Leading Like A Libertarian

Leading Like A Libertarian

What's it like being a State Party Chair, dealing with complexities of running a political party? Pat Dixon, former LP Texas Chair from 2004-2014 explains in his book, "Leading Like a Libertarian". Below is an excerpt. For the full content, you can get it for only $10 on Amazon - a worthwhile investment in your leadership skills!

  • Leadership is accepting responsibility for results

  • Never forget that our members, leaders, and candidates are OUR brand

  • ETHICS Principle:  Excellence, Trust, Honesty, Integrity, Commitment, Sincerity

  • As a leader, ask the question “will you be missed” (from context of organization vs emotional)

  • As a leader, leave a legacy

  • As a leader, learn to delegate

  • As a leader, be the “connector” that brings people together to take advantage of opportunities

  • As a leader, constantly be on the lookout for new talent and bench-strength

  • As a leader, pick the right people to fill mission-critical positions

  • Success starts with being organized and detail oriented

  • As a leader, be honest and admit you do NOT have all the answers—it’s a team effort

  • As a leader, remain focused and set priorities

  • As a leader, have clarity in the vision and the guidelines you communicate



I am by no means a perfect leader. Book stores are full of writings by business leaders and management experts much more credentialed than I. However, I have experience leading teams of engineers from around the world. I have managed some large projects at industrial facilities. I have served as Board President on two non-profit organizations that are still surviving. I served as a City Council Member twice. Therefore, I have experience and appreciation for managing people and serving in a leadership position in organizations.

However, no experience has been like that of being elected Chair of the Libertarian Party of Texas in 2004. That year the party faced the possibility of being removed from the ballot. We had no staff, no money, and about 70 candidates that were hoping to be on the ballot. In 2010 we had about a quarter million dollars in revenue, 6 paid staff members, and over 150 candidates on the ballot. I have learned a lot of valuable lessons along the way.

My purpose in this writing is to share some opinions of Leadership in the Libertarian Party (LP) that I have formulated over this time. The intended audience is new or prospective leaders in the LP but it may also be enlightening to others. I do not claim my opinions are perfect; they may be subject to change as I gracefully age. However, I hope that at a minimum my opinions help provoke thought and help formulate your own opinions. When you have it all figured out, you can be Chair of the LP of Texas and show us how its done!


1. Leading Like a Libertarian

Libertarians complain about government bureaucracy. We say that if we get elected we will make government smaller and clean a lot of laws off the books. We claim that a lot of regulation is unnecessary, and even harmful, because the free market automatically regulates bad behavior.

Have you ever considered that we might try governing the LP the same way we intend to govern the country? Shouldn’t we try that first and see how it works?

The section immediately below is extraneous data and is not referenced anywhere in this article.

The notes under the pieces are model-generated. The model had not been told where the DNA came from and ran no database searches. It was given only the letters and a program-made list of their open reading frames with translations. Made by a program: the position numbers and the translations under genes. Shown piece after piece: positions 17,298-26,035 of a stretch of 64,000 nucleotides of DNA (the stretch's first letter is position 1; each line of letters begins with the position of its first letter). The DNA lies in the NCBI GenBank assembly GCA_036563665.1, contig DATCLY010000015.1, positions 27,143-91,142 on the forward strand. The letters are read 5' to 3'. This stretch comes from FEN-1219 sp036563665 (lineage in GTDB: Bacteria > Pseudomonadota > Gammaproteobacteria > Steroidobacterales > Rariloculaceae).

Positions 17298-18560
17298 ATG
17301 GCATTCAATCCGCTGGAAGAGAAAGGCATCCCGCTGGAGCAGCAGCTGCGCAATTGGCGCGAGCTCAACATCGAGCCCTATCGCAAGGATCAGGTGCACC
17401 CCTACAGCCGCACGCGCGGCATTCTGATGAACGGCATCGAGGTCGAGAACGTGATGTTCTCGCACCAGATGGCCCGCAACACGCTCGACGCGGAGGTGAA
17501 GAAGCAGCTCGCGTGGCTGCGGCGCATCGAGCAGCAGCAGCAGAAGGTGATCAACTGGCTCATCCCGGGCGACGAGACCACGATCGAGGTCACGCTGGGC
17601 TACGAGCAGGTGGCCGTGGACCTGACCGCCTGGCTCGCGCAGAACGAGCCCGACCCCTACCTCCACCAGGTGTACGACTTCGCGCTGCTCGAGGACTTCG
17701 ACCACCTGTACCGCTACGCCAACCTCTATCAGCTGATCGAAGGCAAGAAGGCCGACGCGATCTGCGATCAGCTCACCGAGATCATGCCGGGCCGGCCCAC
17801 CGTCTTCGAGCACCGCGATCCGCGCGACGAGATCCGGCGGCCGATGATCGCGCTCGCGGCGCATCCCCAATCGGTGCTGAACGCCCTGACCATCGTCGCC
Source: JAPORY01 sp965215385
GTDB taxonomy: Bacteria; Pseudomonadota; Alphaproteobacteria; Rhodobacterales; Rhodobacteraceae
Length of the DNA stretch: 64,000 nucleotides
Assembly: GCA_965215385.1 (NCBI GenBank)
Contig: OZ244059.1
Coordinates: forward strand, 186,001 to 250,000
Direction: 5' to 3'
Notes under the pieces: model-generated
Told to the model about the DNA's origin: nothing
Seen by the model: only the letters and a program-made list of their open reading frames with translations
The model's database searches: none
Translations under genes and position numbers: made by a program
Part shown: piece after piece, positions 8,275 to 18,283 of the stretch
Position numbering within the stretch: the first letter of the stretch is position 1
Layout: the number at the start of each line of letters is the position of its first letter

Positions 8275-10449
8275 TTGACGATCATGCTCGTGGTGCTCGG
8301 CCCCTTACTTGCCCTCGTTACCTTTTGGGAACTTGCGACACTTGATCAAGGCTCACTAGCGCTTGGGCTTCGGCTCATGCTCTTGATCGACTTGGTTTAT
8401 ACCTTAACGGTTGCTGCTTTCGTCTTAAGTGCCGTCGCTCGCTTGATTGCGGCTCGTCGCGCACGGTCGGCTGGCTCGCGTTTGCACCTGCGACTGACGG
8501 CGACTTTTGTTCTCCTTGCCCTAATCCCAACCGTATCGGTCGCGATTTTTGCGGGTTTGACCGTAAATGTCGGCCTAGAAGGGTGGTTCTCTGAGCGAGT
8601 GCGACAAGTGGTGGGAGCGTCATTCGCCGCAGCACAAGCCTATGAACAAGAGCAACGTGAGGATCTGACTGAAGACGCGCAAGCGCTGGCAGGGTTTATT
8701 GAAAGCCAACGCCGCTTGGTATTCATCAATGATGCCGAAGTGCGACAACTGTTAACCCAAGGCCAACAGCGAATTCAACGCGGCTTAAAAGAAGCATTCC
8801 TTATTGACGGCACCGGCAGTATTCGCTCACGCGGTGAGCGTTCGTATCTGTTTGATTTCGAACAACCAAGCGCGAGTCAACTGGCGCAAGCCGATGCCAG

I mention this because I find many Libertarians love inventing new rules. If something doesn’t go quite right, we are going to pass a law. The bigger our rule book gets, the safer we will be, right?

Not according to Phillip Howard, the author of “The Death of Common Sense; How Law is Suffocating America”. Legislation is a poor substitute for common sense.

I am a Libertarian not only because I think it is the best form of government. It is the best way of life. Liberty works, not only in government, but in business, organizations, families, and everywhere else. One of the early financial supporters of the LP, Charles Koch, has adopted Libertarian free market principles to Koch Industries, the second largest private company the US. The concept, called Market Based Management, is one that empowers its workers instead of imposing more bureaucracy. It seems to work for them.

Consider a scenario where a Libertarian volunteer is given money from the State Party to run an outreach booth. At the conclusion, the money is wasted with no new contacts generated. There was no literature to hand out. The booth looked dumpy. People passing by the booth just kept on walking. There were not enough volunteers to handle booth traffic if there was any. The volunteers made no effort to engage with people.

There are 2 ways to fix this problem:

  • Write a voluminous document full of rules that specify what a booth should look like, how much literature to have, how many volunteers to have, what volunteers should do, and every minute detail to ensure that the next time this volunteer does outreach, the results will be guaranteed to be pleasing.
  • Select your volunteer more carefully

I suggest the latter approach is the most effective, efficient, and consistent with Libertarian free market principles.

Presumably we as Libertarians believe that people work best when they have Liberty. They work worst when they are slaves. An empowered worker that is trustworthy is much more valuable than a shackled slave.

Rules and policies can be beneficial though. They can provide guidelines and preserve institutional knowledge. It is helpful to have consistent practices so that when there is turnover in personnel, the operation can keep humming along without big bumps in the road. Rules can be used to address unacceptable behavior.